Fight Against Meth

By Dave Donaldson

Legislators today began work to come up with new legislation and a re-direction of state money to deal with Alaska’s current fight against the illegal presence of methamphetamine.   The step follows up on laws passed in 2006 that focused on the home-based manufacture of the drug.

Deputy Attorney General Rick Svobodny heads the Department of Law’s Criminal Division.   He reported that the new law has worked by restricting access to the basic ingredients of meth – primarily pseudophedrine available as cold and sinus medicine.    He said the number of meth labs found and closed by the state has decreased from thirty seven in 2005 to nine last year.

However, he told the House Judiciary Committee that the illegal sale and use of meth has increased since the law was enacted.  He says that indicates it is being imported – and that the consumption is spreading throughout the state.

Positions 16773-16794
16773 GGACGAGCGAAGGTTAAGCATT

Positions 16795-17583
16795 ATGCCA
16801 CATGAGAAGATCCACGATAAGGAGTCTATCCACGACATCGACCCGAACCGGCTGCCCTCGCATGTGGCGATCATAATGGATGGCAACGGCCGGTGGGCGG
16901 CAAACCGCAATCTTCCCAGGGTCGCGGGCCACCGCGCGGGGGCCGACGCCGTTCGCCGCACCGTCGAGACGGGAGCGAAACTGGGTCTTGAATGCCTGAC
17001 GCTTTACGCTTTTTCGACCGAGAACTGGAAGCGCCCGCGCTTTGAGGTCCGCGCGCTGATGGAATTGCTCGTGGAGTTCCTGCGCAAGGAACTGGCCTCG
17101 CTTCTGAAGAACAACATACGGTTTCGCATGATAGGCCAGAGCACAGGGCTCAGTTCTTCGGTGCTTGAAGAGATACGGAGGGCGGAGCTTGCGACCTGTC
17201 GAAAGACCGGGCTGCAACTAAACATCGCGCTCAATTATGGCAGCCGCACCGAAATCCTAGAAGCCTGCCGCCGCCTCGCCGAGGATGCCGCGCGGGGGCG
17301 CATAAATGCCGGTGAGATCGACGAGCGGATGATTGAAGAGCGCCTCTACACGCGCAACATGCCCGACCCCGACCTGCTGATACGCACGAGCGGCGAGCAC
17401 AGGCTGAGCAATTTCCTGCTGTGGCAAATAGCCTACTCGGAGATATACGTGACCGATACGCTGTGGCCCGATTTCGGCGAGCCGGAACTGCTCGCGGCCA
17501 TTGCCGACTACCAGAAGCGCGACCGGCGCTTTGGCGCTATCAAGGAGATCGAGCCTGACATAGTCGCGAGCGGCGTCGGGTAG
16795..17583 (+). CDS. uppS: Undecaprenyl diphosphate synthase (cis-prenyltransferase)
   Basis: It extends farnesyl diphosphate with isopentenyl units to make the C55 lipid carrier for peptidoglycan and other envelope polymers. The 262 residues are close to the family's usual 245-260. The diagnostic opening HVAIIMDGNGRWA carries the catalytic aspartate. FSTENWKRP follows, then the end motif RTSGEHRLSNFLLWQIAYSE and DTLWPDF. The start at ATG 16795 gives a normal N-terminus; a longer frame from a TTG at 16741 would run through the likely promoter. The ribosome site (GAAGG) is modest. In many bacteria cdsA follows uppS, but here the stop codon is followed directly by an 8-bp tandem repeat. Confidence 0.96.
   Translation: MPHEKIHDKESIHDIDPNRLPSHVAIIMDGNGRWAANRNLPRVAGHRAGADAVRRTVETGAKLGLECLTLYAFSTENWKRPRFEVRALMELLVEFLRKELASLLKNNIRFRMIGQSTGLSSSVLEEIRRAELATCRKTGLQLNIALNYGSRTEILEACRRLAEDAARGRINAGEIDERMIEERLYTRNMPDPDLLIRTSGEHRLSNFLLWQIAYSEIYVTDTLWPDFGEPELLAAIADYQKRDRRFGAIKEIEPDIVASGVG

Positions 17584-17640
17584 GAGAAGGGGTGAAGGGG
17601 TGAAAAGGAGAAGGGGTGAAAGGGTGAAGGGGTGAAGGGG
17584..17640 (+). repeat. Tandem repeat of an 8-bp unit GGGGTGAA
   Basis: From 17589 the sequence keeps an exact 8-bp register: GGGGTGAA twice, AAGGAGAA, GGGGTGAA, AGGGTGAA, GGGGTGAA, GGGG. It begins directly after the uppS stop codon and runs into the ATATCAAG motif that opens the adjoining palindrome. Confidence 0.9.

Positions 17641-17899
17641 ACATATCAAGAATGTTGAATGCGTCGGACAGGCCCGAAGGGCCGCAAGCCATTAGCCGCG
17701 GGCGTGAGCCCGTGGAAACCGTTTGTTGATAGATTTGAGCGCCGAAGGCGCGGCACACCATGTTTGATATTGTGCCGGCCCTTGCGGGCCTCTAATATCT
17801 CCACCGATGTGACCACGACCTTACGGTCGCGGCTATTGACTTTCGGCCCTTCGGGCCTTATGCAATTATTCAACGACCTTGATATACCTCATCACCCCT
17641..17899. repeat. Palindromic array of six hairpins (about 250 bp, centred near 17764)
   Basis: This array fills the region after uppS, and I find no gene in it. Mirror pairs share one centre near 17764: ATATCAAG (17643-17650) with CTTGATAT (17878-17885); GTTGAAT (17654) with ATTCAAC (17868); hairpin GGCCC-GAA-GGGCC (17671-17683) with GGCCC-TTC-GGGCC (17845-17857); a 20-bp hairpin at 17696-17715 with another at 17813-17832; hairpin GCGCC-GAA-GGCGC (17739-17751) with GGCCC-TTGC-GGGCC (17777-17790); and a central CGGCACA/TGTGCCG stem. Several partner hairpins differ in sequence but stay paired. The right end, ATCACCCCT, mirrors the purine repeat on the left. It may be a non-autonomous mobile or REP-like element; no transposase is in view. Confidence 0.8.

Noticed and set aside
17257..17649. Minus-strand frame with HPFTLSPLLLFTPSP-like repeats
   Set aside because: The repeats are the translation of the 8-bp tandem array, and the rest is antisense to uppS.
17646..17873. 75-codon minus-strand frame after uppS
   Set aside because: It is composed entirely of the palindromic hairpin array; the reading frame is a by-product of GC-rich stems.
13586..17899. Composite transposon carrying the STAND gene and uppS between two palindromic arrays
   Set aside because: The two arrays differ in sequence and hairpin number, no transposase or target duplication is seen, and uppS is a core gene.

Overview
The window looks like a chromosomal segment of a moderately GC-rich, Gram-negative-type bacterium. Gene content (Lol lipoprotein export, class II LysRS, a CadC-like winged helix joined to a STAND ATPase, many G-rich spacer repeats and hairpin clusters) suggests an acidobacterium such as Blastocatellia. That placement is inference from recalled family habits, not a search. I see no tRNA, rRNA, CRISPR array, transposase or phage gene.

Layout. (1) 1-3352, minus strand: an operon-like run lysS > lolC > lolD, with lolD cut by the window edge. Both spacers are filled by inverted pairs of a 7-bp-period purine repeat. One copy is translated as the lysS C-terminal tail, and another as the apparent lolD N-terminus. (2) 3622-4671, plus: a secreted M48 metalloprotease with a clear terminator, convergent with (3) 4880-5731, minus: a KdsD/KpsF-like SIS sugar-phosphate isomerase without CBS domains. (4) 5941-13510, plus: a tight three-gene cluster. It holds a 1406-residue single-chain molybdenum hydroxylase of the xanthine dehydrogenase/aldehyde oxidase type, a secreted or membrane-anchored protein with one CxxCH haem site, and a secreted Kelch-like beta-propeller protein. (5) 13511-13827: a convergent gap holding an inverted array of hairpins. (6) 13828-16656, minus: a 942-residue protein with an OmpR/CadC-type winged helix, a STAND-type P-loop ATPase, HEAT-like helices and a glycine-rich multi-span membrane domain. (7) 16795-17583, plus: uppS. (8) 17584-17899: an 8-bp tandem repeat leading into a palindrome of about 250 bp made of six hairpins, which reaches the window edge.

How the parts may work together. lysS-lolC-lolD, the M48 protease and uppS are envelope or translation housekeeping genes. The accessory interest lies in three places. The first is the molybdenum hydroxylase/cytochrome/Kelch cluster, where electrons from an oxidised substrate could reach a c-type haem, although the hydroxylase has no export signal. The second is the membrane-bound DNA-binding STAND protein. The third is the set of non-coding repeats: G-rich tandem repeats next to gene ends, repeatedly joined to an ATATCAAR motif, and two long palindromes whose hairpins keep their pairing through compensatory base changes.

Matsu Republican Carl Gatto said that those results come as no surprise to anyone who was involved in working on the 2006 bill.  Lawmakers at the time had no illusions that they would diminish use of the drug.

We were after taking care of the issue of contaminated sites, fires, abuse of children, abuse of spouses,  and said If we can get that, we’ll take it – even if we can’t get the reduction in the consumption.  And maybe that’s why we’re here.  To see if there’s anything, any avenue we can pursue that would reduce consumption.

Public Safety Commissioner Audie Holloway said the imported meth now being sold on the streets originates in Mexico – and it’s more concentrated that the home-made meth of five years ago.

The lines of geography have changed a little bit when it comes to drugs in Alaska.  We basically share a border with Mexico.   Cause we get drugs through all modes of transportation that originate in some fashion or another in Mexico or by the control of Mexican drug trafficking organizations.  We can’t say we’re too far away to be affected,  because we certainly are.

Svobodny said the criminal justice system is not able to deal with addiction.  It becomes a health problem for society to deal with.

The committee hopes to prepare its recommendations in time for the governor to include them in next year’s budget and legislative agenda.


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